Sir, I would therefore like to advise members what my Board and Department have been doing since my last Statement.
- On 27 July - 2 days after my last Statement - we received a copy of an internal Fraud Risk Assessment. This report highlighted significant weaknesses and concerns in relation to the States' fraud risk preparedness. Although the report had been prepared in mid-May, I and my Board were extremely disappointed that this Report had not been brought to the attention of my Board - or indeed any politician - before, or indeed after, the fraud came to light. In consequence, I asked my Department to find whatever resources were necessary to implement the recommendations of the Report as swiftly as possible. My Board through its meetings since have sought regular updates from the Department's staff responsible for implementing the recommendations of this Report.
- In August, the Board received copies of two reports: the Department's own internal report which the Board had requested immediately that it had become aware of the fraud; and a further report from Internal Audit commenting on the States' internal financial controls. Both of these reports were considered by the Board. In particular, the Board noted that all the recommendations in the Internal Audit report had been accepted by the civil service. I must emphasise - for the avoidance of doubt - that controls have been changed to prevent any recurrence of this type of fraud. As I have previously indicated publicly, this Internal Audit report should not be published as it does contain sensitive information about the systems of control which the States operates, which it would be irresponsible to have in the public domain. I should emphasise, though, that in any event this report contains no information particularly pertinent to the fraud.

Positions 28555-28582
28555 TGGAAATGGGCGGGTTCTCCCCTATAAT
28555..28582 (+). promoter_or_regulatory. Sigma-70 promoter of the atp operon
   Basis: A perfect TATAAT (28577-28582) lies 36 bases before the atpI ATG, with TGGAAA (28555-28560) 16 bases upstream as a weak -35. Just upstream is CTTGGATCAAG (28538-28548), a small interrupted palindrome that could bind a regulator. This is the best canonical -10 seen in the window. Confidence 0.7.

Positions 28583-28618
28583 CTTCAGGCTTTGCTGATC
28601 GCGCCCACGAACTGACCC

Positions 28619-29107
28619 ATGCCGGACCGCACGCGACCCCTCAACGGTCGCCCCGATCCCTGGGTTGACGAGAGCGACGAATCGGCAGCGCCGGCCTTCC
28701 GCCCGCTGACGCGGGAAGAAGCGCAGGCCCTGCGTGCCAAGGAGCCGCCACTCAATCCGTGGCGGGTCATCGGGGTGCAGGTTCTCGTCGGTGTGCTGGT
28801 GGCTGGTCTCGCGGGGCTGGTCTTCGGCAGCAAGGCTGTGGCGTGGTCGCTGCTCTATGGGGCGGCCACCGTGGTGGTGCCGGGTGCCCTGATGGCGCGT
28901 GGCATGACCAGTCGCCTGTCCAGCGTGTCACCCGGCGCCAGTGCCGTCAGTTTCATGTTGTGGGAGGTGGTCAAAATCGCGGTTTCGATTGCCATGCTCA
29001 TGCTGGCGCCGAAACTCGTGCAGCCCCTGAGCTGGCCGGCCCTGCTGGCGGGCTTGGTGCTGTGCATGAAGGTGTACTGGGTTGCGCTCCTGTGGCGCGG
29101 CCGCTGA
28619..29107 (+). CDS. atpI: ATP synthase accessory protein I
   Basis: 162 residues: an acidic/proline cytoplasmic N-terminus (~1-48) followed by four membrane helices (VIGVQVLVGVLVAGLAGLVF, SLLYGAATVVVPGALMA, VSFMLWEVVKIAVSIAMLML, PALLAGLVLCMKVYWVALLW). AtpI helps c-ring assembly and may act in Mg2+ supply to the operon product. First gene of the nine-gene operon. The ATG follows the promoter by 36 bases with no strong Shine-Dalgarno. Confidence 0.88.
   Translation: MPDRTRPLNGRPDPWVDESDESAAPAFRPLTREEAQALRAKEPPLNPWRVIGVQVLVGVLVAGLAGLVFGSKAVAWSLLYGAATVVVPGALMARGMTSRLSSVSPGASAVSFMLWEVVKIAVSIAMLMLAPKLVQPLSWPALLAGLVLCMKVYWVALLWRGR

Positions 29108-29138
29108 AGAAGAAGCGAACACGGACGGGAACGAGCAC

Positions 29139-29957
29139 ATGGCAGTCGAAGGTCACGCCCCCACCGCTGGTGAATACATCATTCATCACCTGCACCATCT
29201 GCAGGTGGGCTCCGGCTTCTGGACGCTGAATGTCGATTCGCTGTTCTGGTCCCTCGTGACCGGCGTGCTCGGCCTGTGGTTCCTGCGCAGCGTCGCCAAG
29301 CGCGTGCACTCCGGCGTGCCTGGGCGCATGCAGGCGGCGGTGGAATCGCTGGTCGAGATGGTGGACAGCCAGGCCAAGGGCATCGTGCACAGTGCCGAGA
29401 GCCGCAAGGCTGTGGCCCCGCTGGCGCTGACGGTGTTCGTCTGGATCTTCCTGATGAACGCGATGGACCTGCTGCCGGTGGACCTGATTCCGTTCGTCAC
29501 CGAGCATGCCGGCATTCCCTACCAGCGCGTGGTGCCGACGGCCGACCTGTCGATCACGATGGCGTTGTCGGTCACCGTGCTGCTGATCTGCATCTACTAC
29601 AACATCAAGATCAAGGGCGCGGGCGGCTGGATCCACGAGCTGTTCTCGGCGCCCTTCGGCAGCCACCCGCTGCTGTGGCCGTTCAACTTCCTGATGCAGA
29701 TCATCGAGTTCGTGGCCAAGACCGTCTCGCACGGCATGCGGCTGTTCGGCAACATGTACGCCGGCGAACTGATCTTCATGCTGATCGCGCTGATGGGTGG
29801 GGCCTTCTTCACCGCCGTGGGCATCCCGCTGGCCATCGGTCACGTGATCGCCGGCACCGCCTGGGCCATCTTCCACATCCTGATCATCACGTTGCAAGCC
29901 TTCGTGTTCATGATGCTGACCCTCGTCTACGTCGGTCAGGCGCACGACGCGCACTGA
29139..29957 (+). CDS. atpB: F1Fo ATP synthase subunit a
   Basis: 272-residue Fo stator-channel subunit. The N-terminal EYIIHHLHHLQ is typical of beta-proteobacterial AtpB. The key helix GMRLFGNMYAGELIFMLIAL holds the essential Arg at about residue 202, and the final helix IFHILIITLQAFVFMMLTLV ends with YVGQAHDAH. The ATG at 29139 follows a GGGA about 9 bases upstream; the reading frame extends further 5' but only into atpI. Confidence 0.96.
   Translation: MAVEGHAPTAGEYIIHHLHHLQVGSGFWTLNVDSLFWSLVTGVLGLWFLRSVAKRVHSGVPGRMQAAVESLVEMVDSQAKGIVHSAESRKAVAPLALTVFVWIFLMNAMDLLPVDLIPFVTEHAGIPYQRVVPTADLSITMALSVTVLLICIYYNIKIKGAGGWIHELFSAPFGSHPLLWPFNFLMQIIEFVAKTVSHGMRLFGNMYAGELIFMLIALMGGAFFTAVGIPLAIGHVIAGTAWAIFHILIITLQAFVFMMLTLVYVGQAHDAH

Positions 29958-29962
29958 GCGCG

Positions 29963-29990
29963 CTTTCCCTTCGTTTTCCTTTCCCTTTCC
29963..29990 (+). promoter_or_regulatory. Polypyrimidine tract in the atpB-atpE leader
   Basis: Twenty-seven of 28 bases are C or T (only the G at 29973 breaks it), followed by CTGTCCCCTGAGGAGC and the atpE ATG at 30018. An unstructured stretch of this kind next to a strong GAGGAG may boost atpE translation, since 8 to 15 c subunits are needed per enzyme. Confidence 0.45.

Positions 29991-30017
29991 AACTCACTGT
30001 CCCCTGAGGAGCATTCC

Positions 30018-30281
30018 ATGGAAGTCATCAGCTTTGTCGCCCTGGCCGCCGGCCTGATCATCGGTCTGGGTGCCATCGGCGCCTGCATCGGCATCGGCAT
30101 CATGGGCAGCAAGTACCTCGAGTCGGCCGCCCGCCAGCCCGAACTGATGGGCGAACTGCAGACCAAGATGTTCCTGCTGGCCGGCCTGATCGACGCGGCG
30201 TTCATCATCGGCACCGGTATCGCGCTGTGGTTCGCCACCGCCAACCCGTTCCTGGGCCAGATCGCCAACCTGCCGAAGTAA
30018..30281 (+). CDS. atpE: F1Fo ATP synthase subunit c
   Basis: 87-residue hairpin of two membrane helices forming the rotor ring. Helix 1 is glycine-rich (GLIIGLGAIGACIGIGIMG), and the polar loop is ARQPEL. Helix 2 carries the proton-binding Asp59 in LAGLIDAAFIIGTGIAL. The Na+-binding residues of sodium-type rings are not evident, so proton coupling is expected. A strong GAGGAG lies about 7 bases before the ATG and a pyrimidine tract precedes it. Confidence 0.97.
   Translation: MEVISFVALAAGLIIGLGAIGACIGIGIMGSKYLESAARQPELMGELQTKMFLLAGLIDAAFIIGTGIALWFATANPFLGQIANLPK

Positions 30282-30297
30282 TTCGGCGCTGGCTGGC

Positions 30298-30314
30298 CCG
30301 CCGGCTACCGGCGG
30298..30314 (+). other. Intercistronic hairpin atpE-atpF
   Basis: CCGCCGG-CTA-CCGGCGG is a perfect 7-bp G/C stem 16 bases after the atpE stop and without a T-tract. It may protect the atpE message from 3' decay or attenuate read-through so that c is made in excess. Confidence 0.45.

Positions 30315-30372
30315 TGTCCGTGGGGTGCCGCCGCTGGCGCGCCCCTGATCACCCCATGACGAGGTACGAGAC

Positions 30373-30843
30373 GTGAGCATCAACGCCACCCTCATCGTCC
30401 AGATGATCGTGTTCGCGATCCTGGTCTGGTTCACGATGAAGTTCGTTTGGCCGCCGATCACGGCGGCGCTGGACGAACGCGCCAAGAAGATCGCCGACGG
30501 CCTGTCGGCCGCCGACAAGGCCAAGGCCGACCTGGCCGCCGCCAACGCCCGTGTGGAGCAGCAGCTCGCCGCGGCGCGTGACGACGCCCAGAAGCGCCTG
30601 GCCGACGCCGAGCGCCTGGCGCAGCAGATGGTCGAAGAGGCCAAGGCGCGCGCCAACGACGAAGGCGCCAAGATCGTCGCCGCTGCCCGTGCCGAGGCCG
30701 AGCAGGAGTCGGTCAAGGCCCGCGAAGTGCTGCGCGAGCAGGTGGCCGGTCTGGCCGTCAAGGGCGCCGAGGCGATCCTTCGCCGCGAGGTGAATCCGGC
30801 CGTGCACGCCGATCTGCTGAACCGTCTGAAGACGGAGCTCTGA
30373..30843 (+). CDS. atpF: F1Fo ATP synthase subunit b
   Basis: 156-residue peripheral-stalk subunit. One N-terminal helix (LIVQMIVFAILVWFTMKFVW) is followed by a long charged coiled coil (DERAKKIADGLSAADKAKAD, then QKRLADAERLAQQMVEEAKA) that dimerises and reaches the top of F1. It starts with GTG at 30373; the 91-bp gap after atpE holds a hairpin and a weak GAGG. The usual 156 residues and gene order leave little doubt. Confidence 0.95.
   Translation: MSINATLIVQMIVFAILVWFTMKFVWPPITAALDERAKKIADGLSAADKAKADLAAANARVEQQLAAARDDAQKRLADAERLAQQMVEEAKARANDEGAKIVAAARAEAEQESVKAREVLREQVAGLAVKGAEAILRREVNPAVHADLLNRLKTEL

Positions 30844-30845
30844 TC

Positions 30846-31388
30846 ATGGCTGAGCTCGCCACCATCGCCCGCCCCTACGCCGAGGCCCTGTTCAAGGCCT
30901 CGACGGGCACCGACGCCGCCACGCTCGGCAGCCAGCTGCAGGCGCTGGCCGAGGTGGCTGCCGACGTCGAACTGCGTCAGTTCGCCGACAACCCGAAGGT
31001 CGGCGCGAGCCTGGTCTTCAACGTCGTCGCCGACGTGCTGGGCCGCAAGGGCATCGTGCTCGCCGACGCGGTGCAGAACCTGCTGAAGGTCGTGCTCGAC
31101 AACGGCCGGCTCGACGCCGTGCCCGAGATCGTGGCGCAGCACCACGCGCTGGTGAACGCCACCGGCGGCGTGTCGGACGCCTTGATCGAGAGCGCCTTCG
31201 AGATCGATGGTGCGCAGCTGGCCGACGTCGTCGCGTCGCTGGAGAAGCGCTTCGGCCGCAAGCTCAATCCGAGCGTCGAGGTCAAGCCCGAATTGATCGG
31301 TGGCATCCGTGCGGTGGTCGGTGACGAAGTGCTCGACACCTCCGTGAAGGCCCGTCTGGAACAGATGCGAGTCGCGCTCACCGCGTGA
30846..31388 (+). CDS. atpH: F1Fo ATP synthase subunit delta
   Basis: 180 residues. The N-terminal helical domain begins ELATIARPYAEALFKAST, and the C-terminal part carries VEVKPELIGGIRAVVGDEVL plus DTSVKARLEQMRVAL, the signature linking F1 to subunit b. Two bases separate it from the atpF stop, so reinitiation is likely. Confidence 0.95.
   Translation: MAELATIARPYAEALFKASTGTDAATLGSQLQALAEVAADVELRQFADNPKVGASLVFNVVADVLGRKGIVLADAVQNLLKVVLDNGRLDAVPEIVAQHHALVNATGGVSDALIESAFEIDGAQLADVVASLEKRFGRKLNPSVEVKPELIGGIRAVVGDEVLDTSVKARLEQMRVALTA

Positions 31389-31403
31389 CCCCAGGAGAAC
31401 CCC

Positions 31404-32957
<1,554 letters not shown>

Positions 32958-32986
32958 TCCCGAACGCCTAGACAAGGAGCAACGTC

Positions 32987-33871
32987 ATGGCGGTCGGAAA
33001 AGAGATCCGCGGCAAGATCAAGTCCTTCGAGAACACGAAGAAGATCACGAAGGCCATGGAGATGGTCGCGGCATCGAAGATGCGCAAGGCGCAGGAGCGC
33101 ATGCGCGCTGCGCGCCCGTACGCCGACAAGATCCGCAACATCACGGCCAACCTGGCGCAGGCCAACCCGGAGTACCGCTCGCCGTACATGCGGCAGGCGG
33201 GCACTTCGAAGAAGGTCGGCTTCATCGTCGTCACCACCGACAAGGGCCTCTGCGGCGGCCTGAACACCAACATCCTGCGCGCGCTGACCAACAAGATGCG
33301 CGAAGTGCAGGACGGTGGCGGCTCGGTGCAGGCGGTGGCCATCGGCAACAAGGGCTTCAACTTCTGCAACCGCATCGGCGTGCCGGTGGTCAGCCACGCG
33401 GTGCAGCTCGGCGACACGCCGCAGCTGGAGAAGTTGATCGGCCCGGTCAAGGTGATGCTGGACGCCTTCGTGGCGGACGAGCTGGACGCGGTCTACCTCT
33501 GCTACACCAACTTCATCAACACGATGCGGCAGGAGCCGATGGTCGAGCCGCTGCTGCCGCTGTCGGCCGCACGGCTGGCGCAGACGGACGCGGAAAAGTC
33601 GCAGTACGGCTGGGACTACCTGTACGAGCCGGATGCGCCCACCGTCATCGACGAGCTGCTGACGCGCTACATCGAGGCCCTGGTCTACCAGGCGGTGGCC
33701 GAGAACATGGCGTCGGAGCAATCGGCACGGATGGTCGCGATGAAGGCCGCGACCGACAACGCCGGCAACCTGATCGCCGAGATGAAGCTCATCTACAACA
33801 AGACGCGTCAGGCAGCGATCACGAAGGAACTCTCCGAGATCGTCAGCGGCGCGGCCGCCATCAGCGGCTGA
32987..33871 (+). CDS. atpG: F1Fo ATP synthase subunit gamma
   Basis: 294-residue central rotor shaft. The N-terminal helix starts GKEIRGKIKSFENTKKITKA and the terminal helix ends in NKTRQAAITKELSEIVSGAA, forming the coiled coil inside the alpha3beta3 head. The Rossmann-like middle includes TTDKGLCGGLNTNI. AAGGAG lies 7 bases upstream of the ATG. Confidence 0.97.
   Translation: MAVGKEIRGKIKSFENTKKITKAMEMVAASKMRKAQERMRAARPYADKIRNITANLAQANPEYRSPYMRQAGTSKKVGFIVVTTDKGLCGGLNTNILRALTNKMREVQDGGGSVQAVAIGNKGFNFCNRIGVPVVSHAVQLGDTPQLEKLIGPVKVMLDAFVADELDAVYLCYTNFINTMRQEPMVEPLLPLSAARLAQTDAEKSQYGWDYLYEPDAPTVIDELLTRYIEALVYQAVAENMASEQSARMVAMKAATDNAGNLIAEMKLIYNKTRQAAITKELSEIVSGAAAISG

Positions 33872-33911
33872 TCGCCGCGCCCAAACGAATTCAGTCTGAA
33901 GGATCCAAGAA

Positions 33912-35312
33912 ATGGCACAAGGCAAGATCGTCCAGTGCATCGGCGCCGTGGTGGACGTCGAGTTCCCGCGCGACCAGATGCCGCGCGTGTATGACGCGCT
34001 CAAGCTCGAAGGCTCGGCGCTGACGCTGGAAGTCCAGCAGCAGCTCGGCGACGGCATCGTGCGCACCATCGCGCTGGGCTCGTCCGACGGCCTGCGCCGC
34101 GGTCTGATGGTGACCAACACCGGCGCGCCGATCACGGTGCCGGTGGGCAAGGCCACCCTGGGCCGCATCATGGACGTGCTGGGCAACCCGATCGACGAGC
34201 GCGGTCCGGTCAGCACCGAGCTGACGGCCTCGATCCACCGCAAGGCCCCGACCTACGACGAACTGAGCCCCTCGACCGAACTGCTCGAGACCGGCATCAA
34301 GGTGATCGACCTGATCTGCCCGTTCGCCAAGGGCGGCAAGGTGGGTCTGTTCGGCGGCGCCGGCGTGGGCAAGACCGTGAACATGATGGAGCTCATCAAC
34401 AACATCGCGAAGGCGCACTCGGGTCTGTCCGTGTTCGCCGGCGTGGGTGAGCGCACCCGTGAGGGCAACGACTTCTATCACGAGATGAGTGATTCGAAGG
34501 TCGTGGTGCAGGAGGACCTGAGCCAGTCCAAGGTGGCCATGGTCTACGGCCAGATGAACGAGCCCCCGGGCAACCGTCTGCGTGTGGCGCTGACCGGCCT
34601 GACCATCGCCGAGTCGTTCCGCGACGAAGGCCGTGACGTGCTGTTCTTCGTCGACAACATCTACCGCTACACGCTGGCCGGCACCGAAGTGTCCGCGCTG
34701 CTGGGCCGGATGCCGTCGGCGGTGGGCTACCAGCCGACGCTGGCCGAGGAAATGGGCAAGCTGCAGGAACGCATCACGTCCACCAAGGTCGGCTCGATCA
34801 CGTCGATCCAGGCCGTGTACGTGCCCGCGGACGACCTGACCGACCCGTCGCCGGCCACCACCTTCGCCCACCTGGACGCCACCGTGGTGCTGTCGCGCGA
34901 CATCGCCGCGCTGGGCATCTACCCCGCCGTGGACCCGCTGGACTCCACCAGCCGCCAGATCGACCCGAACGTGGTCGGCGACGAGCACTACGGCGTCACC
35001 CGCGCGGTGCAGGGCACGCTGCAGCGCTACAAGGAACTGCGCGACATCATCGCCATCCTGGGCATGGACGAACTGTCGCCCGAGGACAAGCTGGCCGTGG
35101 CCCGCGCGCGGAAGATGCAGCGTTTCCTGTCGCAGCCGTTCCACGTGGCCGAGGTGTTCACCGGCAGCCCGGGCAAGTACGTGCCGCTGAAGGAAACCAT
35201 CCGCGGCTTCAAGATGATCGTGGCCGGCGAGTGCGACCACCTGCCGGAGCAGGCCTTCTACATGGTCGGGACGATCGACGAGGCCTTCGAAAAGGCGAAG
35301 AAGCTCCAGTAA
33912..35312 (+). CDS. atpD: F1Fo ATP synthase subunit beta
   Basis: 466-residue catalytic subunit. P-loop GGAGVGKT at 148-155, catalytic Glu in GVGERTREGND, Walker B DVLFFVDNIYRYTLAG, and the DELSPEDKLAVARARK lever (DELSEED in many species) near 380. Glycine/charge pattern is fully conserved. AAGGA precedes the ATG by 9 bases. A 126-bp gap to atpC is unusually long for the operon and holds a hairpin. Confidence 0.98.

- The Board have considered the Department's plan and timetable for implementing the changes recommended in the Internal Audit report and is regularly monitoring progress. It did so again this week and will continue to do so.
As I said earlier, all the reports to which I have referred and which have informed the Board's actions will, of course, be turned over and made available to the PAC for their investigation and the actions of the Department will become a matter of public record through that process.
Mr Deputy Bailiff, that deals with my Board's responses to the immediate and proximate consequences of the fraud.